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Leveraging Simplicity in ML Model Selection

In this nascent moment for massive LLMs and transformer-based neural networks (NNs), it is tempting to look for powerful and ultra-deep NNs to solve difficult problems, ranging from time-series analysis to computer vision.

However, these techniques come with some significant disadvantages. These range from impractical training times, to requiring huge quantities of data to be trained and validated. For most real machine learning (ML) contexts these models are simply not feasible, even if their theoretical results would be stronger.

In Henesis, we advocate a bottom-up approach to ML solutions. Start simple, find a model better than a baseline, then begin working on increasing its complexity, always evaluating the cost of continuing against the potential benefit to the model.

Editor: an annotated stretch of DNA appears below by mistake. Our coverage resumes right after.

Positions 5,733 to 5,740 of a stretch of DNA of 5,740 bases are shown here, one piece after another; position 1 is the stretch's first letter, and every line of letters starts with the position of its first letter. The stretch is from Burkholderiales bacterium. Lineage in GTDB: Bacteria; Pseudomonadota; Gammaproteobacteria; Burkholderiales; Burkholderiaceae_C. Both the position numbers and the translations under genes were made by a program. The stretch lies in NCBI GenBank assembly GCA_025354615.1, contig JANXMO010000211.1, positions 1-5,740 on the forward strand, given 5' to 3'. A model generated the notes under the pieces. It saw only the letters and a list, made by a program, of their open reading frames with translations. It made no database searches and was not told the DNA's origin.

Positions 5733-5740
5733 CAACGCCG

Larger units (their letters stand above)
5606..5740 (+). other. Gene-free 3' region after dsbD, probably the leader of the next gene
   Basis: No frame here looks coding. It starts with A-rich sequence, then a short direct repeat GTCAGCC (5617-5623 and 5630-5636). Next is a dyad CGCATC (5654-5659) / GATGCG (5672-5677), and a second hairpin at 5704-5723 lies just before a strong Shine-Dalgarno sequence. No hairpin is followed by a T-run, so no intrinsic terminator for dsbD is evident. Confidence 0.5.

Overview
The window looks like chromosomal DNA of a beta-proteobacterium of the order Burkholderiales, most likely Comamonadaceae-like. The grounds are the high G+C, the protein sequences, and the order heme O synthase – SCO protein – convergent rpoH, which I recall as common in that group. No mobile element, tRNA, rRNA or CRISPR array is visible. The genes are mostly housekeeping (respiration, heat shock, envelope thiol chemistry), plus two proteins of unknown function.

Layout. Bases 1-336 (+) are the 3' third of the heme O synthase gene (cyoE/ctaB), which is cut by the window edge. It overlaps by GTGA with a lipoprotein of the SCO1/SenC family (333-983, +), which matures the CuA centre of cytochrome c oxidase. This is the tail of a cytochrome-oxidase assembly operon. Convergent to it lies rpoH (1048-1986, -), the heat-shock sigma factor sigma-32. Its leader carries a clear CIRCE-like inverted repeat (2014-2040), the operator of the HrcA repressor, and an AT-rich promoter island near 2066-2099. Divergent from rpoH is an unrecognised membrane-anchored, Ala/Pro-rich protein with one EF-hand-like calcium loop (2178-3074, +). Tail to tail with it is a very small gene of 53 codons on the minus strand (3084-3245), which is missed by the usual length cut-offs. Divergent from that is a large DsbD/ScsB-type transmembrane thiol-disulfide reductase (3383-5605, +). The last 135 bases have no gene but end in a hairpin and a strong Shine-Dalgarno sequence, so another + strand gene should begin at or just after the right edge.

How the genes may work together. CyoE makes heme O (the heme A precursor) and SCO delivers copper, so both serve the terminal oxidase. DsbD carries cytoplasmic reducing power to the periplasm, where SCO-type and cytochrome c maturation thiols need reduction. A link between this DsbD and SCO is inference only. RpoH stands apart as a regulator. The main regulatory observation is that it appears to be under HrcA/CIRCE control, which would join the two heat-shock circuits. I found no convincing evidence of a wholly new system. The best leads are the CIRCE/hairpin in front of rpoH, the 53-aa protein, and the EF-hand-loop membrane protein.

Often, even simple statistical models can perform very effectively, especially in time-series prediction. Alternatively, leveraging mathematical know-how, like frequency analysis, filtering or dynamic time warping, can bring powerful tools to the table where an equivalent NN would be costly to develop and deploy. And simple models almost always give deeper insights than a black-box NN.

Are you interested in getting in touch regarding this bottom-up approach to ML?

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